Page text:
Within the span of a week, Geordie Howe went from documenting history to making it.
Last week, Howe became the first full-time, in-house archaeologist to be hired by a municipal body in Canada.
His new post with the Vancouver Park Board will focus heavily on large-scale planning and renovation projects, while also serving as a liaison with the Musqueam, Squamish and Tsleil-Waututh First Nations.
“This is a new position, and it’s a position based for the most part in Vancouver parks — how glorious is that?” Howe said of his motivation to leave the private sector for his new post.
Some of the major upcoming projects on Howe’s to-do list include the Stanley Park master planning process, habitat restoration at Beaver Lake, seawall renovations and other works at the Jericho and Locarno park lands, New Brighton Salt Marsh and the East Fraser lands development.
A press release from the Vancouver Park Board notes that local First Nations provided a representative to the hiring panel for the staff archaeologist position and agreed with the board’s choice of Howe.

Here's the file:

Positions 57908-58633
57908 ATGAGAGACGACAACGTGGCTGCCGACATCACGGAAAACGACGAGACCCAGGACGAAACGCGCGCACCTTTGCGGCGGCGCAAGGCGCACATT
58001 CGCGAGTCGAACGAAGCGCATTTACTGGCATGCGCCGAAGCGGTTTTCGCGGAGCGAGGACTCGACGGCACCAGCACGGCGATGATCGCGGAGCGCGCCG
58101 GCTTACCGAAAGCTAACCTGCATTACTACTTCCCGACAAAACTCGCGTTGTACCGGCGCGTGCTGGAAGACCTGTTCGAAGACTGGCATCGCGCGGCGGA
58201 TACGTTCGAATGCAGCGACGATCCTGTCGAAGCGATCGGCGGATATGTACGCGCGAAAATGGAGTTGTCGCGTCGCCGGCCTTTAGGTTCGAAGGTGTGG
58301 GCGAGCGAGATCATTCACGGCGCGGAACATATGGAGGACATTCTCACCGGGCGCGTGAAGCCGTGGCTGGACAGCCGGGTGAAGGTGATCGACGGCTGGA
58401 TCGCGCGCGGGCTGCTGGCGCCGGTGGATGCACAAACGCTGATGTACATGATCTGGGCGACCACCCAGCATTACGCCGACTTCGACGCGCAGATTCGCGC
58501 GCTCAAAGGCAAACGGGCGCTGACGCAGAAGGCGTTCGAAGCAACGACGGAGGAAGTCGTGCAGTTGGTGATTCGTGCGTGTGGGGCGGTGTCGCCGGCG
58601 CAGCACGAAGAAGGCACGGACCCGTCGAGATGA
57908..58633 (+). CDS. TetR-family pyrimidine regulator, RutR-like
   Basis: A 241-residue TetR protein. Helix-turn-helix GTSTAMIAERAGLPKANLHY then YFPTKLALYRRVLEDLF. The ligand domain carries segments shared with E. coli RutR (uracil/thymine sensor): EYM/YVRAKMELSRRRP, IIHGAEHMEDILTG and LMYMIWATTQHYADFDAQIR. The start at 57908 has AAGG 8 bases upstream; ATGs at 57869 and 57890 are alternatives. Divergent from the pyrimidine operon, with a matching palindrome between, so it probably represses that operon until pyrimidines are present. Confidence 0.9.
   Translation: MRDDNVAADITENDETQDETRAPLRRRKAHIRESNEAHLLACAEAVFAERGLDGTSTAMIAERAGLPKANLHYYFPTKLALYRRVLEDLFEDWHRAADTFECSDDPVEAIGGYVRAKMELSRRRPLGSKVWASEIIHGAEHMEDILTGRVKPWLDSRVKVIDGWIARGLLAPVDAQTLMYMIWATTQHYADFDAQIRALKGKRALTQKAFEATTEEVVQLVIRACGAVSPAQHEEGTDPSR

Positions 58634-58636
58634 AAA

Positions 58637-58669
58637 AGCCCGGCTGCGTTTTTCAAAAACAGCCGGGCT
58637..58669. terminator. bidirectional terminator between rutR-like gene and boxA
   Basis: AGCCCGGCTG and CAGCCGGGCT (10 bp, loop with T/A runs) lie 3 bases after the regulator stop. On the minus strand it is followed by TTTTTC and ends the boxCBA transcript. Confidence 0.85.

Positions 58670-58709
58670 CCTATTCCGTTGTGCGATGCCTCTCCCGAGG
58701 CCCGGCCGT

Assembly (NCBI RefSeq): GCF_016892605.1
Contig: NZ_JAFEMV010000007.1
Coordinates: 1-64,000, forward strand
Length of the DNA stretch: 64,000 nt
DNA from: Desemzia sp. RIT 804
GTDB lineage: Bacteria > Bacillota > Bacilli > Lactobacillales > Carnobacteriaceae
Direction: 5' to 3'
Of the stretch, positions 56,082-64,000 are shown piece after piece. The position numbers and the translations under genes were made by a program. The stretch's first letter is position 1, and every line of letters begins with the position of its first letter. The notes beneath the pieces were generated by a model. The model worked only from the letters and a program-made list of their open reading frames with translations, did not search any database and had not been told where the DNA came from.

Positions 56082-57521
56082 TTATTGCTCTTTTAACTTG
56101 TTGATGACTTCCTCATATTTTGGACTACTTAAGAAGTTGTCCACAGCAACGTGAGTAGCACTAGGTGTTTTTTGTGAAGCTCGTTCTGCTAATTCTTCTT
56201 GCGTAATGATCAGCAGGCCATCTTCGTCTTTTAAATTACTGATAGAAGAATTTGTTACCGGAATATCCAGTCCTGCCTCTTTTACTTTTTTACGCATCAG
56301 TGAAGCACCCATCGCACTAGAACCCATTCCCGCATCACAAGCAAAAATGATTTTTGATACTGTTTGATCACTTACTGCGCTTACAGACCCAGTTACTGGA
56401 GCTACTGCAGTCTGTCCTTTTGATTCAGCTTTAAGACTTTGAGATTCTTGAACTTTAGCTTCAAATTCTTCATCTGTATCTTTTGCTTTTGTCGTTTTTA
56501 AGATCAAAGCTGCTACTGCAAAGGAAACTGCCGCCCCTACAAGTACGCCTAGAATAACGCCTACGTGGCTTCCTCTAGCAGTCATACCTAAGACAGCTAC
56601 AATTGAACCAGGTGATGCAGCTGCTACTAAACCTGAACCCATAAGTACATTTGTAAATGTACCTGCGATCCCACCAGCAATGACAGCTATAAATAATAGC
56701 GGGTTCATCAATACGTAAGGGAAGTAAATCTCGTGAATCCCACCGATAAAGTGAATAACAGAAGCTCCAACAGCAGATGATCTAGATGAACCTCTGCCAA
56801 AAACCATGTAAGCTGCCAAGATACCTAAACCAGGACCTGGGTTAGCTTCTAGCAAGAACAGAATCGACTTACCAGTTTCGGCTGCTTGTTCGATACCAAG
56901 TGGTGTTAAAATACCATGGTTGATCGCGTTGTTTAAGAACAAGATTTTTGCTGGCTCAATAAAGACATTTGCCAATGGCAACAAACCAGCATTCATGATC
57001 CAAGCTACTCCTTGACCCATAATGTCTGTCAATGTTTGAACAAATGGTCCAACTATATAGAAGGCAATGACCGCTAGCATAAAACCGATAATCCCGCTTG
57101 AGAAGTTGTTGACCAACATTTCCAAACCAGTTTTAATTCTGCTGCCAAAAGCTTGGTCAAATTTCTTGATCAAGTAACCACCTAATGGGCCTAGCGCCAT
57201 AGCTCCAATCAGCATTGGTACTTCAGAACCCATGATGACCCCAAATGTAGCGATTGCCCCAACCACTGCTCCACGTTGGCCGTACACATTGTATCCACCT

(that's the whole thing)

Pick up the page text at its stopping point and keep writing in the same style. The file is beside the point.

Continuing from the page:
“Archaeological sites are a non-renewable resource. We’re not making them anymore, especially when we’re talking about 2,000- or 3,000-year-old sites,” Howe said. “They’re very important to the Musqueam, Squamish and Tsleil-Waututh peoples. These sites, for example in Stanley Park, are grassy fields, but they used to be very important village sites back in the day. There are members in those communities who literally can remember great, great grandparents talking about those sites and activities.”
Howe’s work in the private sector spans four decades, and he’s lent his expertise to massive infrastructure projects including the Coquihalla and Sea to Sky highways. Howe’s most recent post saw him oversee the archaeological monitoring of BC Hydro’s Interior to Lower Mainland Transmission Project. He’s also the past president of the B.C. Association of Professional Archeologists and former editor of The Midden, a publication of the Archaeological Society of B.C.
“The Vancouver Park Board has made a very significant commitment to working with the First Nations — we’re the first municipal government body in Canada to adopt the Truth and Reconciliation recommendations,” Vancouver Park Board chair Sarah Kirby-Yung told the Courier Monday. “A lot of our parks are situated in and around lands that have ceremonial or cultural significance to the First Nations. By making this commitment to these relationships, we thought that this would give us in-house expertise in a way that is more accurate than using outside sources.”